Fort Hood Education Services is leading an effort to launch a pilot internship program for area college students in the new year.

Initial opportunities for area college students in the Fort Hood’s Academic Internship Placement Program, or AIPP, will include 16 specialties, according to Mike Engen, chief of Fort Hood Education Services, who noted that his organization is working with Texas A&M - Central Texas and Central Texas College during this inaugural iteration of the program in January.

“We’re working with those (two) schools right now,” he said. “We’re fortunate to have colleges and universities in our own backyard who we work with daily. When this Fort Hood pilot program launches, I wouldn’t be surprised if the Installation Management Command promotes it as a ‘best practice’ and the program expands beyond Fort Hood.”

Engen said there are still some items to be ironed out prior to the program’s launch next semester, including memorandums of agreement between Fort Hood and the the two institutions of higher learning, which he said are currently under review by the schools’ legal teams and should be completed shortly.

The intern positions available cover a wide array of opportunities for area college students, including positions within Engen’s own Education Services Office, Fort Hood’s Directorate of Family, Morale, Welfare and Recreation, Directorate of Public Works, Directorate of Emergency Services, the Directorate of Plans. Training, Mobilization and Security and the post’s Visual Information Center, which also falls under DPTMS.

Engen said the unpaid internships will last for a full semester — 16 weeks — with the student earning three college credit hours and valuable experience.

For the upcoming semester in January, Peggy Stamper, the program manager, said students interested in the internship program should apply through their schools, noting that there are several steps that must be completed before they can begin their internships.

“The students will be registered formally as Fort Hood volunteers,” she explained, noting that process involves the students registering within the Army’s Volunteer Management Information System, or VMIS, which also has an application used to track their hours. Among the preliminary steps required is a background check, which Stamper said can take a few weeks or up to a few months to complete.

Through VMIS, interns will receive an Army email account and a common access card, which will enable them to access the Fort Hood network, Stamper explained.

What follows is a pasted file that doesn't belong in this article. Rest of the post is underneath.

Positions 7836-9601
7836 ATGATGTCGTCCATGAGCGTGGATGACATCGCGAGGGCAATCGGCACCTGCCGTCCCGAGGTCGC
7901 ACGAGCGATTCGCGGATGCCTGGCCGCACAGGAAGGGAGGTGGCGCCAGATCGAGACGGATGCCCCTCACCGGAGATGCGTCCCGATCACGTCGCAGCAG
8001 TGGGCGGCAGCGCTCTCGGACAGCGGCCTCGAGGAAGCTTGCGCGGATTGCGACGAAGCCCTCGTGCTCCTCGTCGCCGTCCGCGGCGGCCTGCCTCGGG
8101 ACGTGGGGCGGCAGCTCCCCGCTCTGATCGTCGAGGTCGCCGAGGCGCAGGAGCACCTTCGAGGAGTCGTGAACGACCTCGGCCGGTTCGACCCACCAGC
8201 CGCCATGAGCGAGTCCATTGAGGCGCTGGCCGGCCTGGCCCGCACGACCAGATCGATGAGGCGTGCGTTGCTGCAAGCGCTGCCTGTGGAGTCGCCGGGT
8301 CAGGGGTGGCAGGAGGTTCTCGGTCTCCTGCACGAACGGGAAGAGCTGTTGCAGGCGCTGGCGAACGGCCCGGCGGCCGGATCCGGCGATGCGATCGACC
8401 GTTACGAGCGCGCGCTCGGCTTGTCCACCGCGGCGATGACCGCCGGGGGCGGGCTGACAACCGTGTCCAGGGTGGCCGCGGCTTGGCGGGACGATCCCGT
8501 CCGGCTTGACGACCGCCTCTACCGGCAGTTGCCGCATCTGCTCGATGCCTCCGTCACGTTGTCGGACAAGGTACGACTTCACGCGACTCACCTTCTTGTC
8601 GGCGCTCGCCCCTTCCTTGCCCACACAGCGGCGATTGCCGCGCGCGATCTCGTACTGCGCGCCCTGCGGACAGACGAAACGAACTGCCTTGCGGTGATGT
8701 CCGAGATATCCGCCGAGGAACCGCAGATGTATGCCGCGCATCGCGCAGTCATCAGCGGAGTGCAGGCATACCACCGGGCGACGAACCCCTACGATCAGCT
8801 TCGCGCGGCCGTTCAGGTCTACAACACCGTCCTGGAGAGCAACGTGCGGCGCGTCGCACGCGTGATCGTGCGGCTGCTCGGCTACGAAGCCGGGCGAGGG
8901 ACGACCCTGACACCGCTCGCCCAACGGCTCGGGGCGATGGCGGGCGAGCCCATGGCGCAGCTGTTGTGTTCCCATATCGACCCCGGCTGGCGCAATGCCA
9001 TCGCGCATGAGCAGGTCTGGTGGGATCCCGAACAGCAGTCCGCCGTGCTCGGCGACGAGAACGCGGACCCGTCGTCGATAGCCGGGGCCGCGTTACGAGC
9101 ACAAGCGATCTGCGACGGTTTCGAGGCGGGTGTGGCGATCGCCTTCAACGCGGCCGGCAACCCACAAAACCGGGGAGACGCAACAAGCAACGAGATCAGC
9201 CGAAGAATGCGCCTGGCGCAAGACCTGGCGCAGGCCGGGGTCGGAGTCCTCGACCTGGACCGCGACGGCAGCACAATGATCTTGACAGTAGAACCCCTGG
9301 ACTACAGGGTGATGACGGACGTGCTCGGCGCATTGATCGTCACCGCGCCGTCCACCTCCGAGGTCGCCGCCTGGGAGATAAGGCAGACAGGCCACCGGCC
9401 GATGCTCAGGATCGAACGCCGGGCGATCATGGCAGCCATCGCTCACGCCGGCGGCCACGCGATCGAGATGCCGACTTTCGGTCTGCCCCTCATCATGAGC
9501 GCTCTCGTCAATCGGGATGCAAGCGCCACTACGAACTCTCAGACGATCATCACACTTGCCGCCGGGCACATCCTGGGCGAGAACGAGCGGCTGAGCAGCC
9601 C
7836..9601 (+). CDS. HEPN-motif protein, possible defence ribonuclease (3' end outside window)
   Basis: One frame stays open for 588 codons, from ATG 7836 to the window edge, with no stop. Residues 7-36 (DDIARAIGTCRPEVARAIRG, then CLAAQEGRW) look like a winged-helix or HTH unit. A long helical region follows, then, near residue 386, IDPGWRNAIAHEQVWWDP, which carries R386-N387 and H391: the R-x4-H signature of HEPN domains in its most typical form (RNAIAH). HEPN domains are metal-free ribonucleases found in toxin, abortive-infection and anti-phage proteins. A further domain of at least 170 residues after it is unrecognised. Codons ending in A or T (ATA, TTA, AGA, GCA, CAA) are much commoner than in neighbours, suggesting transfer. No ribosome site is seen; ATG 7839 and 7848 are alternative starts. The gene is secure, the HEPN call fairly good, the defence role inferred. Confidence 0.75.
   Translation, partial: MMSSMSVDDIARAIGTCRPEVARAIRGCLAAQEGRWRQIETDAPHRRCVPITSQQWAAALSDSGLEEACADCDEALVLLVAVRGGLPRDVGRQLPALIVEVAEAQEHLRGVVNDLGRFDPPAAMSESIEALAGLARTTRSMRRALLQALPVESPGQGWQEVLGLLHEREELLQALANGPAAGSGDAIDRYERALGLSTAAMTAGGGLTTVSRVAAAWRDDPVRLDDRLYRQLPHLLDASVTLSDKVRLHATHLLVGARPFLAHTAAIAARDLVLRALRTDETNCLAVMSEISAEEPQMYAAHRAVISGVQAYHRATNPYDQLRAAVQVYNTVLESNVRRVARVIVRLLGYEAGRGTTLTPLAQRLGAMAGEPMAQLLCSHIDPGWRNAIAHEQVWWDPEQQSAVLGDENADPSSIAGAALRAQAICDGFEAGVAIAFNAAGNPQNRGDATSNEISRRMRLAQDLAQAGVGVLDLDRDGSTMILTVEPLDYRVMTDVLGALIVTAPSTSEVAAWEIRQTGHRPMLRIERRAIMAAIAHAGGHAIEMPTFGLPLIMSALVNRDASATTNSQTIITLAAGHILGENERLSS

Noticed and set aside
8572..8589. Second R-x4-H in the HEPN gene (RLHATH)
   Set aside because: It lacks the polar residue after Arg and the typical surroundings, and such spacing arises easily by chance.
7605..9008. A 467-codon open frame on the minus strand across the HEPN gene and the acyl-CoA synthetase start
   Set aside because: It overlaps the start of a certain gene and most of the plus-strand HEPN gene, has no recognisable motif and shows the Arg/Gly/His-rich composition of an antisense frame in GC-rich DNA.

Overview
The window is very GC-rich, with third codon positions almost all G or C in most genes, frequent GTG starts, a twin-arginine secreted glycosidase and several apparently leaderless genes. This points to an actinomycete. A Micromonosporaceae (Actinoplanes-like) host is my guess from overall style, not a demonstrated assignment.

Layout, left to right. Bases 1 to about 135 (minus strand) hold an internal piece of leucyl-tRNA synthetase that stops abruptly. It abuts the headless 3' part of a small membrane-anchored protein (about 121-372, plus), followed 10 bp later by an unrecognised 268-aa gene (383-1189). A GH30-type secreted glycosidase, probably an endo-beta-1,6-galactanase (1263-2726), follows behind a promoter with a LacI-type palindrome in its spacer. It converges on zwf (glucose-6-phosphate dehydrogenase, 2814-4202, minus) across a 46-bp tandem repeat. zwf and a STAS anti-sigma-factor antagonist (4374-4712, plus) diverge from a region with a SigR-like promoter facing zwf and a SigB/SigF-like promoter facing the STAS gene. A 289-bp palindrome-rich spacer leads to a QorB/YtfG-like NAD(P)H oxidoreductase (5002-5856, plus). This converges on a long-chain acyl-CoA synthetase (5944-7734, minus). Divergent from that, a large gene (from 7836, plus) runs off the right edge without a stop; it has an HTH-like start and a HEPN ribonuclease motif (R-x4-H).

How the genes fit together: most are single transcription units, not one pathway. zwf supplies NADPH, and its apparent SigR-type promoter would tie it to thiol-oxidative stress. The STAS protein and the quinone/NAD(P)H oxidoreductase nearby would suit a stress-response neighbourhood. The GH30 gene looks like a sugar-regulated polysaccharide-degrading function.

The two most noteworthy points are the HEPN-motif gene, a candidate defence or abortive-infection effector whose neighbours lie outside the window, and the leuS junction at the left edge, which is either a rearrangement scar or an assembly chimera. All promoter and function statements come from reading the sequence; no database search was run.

With that next school semester approximately three months away, Stamper said she’s confident the internship program will launch on schedule.

“I think we’re on the right track,” she added.

Engen said when he reached out to the schools, they were very interested in making it a part of their curriculum.

“One of the things all universities struggle with is how do you translate the theoretical book-based learning to actual, hands-on ‘I know what I’m doing,’” Engen said. “This program helps them bridge that gap.”

“Internships are a part of many of our degree programs at Central Texas College,” Dr. Tina Ady, deputy chancellor, U.S. Campus Operations, Central Texas College, said.  “We are excited to be able to offer students an option to complete internships on Fort Hood. It will be especially attractive for students who may seek future employment on post.”

Ady, who has been in the initial discussions for the internship programs with Fort Hood and on-post organizations and oversees CTC instructional programs that require internships, said establishing the agreement between the installation and her institution is the next critical step in the process of establishing internships and she’s hoping the program grows over time.  

“Once our first students have been placed in Fort Hood internships, we will be able to refine the processes and ensure they are seamless and efficient,” she said. “We are interested in seeing more on-post intern opportunities for students in our career and technology programs become available over time.”  

The plan, Stamper said, is to add more occupational specialties to the AIPP as it evolves.

“We’ve been working with Fort Hood organizations, and will continue to do so, in an effort to expand internship offerings to area students,” she said. “My goal is to grow this catalogue (of internship positions).”